I did some work recently for a membership organisation who wanted to buy a new database and they decided that Microsoft Dynamics CRM was the right solution for them. However, having decided that and having looked at one vendor of a Dynamics membership solution, their trustees asked them to review if there were other companies who could also provide a suitable membership system on Dynamics. Which, when I looked, was an interesting experience.
Just before I go on to what the outcome was, I should say that I think this sort of situation may start to become more common in the charity and membership sector. It may be that some organisations even choose a platform before even talking to a reseller - a practise which is certainly done in the commercial sector - but even if an organisation looks at 'traditional' package suppliers and CRM providers and plumps for CRM, then it will become far more common for them to be comparing at least 2 such business partners, or even more. And as long as we do this ethically and openly then this is no bad thing.
What my client wanted was a supplier who already had a membership "template" built on Dynamics for a UK organisation. They weren't a large or complex organisation so it made sense. And so I talked to a number of suppliers who I knew had or were planning to have such templates. And what I found was the number of options had shrunk considerably in the last 12 months.
For a start, several companies who used to sell such templates don't now. And I got some interesting feedback from those companies as to why this is the case (NB I am paraphrasing here):
- We moved out of the sector - fair enough I suppose, although disappointing for the organisations who had already bought into them;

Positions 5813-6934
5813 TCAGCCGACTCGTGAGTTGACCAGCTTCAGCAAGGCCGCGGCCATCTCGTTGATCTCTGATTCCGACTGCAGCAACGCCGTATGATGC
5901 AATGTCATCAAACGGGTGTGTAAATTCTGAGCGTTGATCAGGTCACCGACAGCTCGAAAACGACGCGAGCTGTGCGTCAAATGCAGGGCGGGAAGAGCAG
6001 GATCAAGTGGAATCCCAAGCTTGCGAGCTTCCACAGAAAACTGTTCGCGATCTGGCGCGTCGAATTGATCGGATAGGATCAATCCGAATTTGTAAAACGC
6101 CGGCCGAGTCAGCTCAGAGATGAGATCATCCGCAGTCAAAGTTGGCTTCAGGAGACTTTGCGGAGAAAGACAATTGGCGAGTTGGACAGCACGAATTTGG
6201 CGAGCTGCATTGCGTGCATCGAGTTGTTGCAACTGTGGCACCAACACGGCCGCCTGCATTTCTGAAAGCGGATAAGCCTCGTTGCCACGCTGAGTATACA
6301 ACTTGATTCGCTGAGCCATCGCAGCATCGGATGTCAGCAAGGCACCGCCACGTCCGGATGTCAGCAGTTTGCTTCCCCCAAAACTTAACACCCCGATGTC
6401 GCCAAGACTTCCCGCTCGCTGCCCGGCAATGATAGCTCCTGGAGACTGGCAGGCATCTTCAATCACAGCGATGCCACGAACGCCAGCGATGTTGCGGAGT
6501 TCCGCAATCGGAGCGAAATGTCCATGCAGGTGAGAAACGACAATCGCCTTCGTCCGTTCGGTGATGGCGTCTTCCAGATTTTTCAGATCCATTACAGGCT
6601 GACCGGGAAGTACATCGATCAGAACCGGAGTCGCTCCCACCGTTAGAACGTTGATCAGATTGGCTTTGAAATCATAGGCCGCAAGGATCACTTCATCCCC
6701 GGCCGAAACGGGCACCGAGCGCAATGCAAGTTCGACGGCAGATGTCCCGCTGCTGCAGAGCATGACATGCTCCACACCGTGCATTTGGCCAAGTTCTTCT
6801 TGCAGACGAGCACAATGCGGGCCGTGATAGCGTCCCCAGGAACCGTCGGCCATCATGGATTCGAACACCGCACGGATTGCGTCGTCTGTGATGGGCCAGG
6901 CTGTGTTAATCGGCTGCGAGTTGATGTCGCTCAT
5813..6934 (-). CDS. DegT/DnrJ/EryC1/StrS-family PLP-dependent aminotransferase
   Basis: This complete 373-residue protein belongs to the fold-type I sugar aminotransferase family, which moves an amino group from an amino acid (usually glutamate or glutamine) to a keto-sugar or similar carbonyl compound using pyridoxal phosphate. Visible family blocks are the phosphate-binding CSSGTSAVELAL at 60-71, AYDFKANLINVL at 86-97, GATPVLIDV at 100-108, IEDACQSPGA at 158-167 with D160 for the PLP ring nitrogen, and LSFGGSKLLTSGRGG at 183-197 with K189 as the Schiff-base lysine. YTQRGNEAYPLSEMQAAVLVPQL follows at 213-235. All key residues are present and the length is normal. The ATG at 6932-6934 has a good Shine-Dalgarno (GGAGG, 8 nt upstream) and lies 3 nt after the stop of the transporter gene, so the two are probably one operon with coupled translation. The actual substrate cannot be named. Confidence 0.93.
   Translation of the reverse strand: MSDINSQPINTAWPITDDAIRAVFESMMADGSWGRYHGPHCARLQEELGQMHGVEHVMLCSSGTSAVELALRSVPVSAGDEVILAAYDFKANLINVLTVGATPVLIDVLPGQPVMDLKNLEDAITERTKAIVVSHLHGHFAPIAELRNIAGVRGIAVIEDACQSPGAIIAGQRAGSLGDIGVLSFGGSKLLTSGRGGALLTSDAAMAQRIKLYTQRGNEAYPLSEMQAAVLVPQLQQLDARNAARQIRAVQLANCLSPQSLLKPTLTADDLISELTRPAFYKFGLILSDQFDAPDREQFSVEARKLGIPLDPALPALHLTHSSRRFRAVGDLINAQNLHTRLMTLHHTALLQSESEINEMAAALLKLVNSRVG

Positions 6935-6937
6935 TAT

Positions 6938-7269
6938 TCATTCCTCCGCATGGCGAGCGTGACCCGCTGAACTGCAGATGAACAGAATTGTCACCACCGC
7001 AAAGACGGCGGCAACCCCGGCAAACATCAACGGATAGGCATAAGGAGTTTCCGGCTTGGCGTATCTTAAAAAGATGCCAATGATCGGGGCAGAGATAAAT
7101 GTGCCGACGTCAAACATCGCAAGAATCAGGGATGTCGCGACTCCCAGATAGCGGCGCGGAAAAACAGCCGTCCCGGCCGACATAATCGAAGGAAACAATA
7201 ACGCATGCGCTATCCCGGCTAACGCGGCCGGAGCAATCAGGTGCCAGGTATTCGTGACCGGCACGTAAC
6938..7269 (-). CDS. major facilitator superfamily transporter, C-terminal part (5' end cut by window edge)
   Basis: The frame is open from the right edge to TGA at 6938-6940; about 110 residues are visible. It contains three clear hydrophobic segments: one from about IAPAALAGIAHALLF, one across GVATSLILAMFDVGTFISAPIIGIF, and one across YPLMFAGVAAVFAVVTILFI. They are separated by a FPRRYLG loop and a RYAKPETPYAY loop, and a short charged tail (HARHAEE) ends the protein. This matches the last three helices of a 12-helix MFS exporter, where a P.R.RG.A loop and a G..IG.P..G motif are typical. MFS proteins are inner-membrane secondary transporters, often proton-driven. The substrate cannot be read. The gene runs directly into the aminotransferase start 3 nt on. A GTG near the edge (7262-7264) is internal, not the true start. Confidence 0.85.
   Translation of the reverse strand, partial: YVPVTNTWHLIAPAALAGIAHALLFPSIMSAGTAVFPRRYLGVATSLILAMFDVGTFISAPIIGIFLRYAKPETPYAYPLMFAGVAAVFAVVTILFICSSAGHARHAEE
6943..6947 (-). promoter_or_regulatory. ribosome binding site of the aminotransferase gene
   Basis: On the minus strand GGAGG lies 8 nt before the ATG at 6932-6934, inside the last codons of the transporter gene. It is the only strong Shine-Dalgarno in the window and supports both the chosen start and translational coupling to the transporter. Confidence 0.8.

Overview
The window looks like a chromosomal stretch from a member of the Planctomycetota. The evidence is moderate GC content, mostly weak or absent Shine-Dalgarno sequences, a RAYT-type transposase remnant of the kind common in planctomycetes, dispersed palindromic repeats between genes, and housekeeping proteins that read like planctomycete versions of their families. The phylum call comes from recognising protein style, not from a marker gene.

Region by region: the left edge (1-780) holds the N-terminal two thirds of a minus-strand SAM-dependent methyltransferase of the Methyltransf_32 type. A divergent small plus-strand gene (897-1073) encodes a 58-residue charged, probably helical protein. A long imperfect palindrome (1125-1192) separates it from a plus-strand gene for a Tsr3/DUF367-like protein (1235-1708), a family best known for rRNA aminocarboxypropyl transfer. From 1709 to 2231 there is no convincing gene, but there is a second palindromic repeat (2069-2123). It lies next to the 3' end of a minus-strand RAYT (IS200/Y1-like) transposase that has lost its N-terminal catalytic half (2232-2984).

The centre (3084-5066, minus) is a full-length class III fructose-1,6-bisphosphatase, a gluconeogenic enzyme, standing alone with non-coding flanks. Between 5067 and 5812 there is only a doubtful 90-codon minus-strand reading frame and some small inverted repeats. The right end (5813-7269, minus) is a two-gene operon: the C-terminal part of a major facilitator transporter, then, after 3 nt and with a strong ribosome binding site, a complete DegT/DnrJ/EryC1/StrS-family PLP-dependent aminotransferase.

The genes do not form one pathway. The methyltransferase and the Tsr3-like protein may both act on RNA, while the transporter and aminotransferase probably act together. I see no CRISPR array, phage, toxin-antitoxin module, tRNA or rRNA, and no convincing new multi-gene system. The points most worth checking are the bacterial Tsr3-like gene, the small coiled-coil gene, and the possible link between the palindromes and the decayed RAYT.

- We found that a template couldn't support everyone's needs - understandable from one angle but I'm not convinced that should matter so much if you have a good foundation and a solid approach. There is nothing wrong with starting with the basics and developing each installation differently and appropriately for each client;
- And even: Our solution wasn't as good as others on the market so we stopped selling it. Honest at least!
- There was also more than one who, tellingly, never got back to me when I tried to email or phone them…
Which means the market has shrunk to about 1/3 of the options I knew of a year ago, and I was left with only 3 suppliers who still sell UK membership "templates" for Dynamics: Excitation, Pythagoras and Silverbear. Additionally, m-hance offer a "modular" approach where they don't exactly have a template but do have different, appropriate modules they could provide for a membership solution; a perfectly sound approach too. Plus there were a couple of others who are still developing theirs.
What does this mean to you?
It shows that you need to take so much care when buying a new system such as this. Yes, one of the benefits of Dynamics (and similar CRM systems) is that if you do your initial implementation through company X, and then company X goes bust or you fall out with them, then at least you still have your Dynamics solution and you can go elsewhere for your support. But it’s not what you ideally want. Like any similar procurement, you want to buy into a company who is not just supplying you software but who is also going to be a good business partner for years to come, who can bring new things and ideas to the table, who gets to know how you work and who understands the membership sector. That's a real benefit.
You should also be aware of any Intellectual Property (IP) issues in such procurements. If a supplier is claiming IP on any of its software deliverables to you then what would that mean if you did want to move away from their support or if they did decide to stop enhancing their specific offering any more?